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A Children's Treasury of Newt Gingrich Ratcheting Up Tensions With Poor Kids
Last night's Republican debate in the former U.S. territory of South Carolina brought the declaration of not one but two wars! Which, thank goodness, we were just about to run out of wars! Rick Perry predictably bumbled South Carolinians into Civil War 2. And useless talking marshmallow Newt Gingrich finally and officially declared war on America's poor children, after a long series of cross-border raids and minor skirmishes. Join your favorite warblog as we trace the run-up to Newt Gingrich's War on Destitute Kids!
Gingrich first floated a trial balloon for his inchoate jihad several news cycles ago when he came out weirdly strong against child labor laws, which you probably (and quite wrongly!) assumed have been "off the table" since 1938. This was quickly followed by Gingrich stage-whispering that, if you ask him, what's wrong with the future poors of America is they're a bunch of shiftless criminals, that's what:
"Really poor children, in really poor neighborhoods have no habits of working and have nobody around them who works so they have no habit of showing up on Monday," Gingrich claimed.
"They have no habit of staying all day, they have no habit of I do this and you give me cash unless it is illegal," he added.
Gingrich has long been noted for his exacting historian-sociological technique so there's no way he's just TOTALLY MAKING THIS ALL UP as he goes along. And you can tell, because he understands that schools in really poor neighborhoods operate pretty much like your local Walmart, with an unsupervised child greeting you as you pull up in your truck, looking for meth and day laborers:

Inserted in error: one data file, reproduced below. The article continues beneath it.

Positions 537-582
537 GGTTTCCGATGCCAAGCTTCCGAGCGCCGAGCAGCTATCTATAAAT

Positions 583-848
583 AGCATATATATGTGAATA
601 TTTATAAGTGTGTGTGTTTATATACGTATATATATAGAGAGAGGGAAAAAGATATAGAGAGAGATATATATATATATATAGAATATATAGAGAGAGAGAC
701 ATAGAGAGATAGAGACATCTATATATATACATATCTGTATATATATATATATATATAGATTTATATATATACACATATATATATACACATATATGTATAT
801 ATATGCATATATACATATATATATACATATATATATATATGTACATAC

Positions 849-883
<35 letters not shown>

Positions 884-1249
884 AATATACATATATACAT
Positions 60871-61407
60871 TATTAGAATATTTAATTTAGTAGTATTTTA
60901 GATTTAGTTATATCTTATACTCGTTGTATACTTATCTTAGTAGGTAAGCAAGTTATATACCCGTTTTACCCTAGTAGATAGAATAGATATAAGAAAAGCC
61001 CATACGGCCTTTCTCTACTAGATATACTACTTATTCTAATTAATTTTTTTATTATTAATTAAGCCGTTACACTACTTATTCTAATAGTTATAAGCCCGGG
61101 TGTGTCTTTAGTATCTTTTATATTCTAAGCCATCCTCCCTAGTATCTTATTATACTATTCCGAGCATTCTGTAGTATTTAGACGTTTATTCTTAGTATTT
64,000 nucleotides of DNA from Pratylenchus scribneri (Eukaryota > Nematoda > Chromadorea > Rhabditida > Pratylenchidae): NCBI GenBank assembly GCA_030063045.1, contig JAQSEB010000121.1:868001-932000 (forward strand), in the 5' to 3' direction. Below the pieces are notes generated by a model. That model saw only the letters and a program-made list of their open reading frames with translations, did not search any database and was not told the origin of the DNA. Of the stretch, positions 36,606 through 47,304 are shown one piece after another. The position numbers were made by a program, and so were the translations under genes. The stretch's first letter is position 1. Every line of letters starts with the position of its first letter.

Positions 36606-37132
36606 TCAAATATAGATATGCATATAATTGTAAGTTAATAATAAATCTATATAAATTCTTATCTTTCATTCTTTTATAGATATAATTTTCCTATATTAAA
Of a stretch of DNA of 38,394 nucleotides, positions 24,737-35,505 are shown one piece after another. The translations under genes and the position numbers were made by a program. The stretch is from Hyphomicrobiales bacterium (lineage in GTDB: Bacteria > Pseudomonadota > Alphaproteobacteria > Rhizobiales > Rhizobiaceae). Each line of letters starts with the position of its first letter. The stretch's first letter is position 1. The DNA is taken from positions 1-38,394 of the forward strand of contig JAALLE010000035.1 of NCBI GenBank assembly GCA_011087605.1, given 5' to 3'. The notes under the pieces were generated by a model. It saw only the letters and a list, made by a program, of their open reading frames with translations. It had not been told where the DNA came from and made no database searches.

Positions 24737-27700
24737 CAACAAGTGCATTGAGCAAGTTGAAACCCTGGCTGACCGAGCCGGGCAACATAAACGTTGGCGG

Newt Gingrich does not want to send your children into the coal mines.
So he said on WNYM this morning, telling radio host Curtis Sliwa that when he suggested putting kids to work in their schools, he wasn't thinking of the Dickensian child-labor force his critics imagine.
"They could be the person who greets you when you walk in the door," Gingrich said, per POLITICO's Ginger Gibson. "They could help in the school library. They can help in the kitchen. They can help clean up after lunch."
Impoverished kids apparently have not gotten with the program fast enough for Gingrich's liking. And so, when asked last night about his jobs plan for our newest and cutest domestic enemies, he had no choice but to go nuclear:
New York City pays their janitors an absurd amount of money because of the union. You could take one janitor and hire 30-some kids to work in the school for the price of one janitor, and those 30 kids will be a lot less likely to drop out, they will actually have money in their pocket, they'd learn to show up for work. They can do light janitorial duty, they can work in the cafeteria, they can work in the front office, they can work in the library. They'd be getting money, which is a good thing if you're poor. Only the elites despise earning money.
Anything to gin up a few more miserable votes, right? [ The Root ]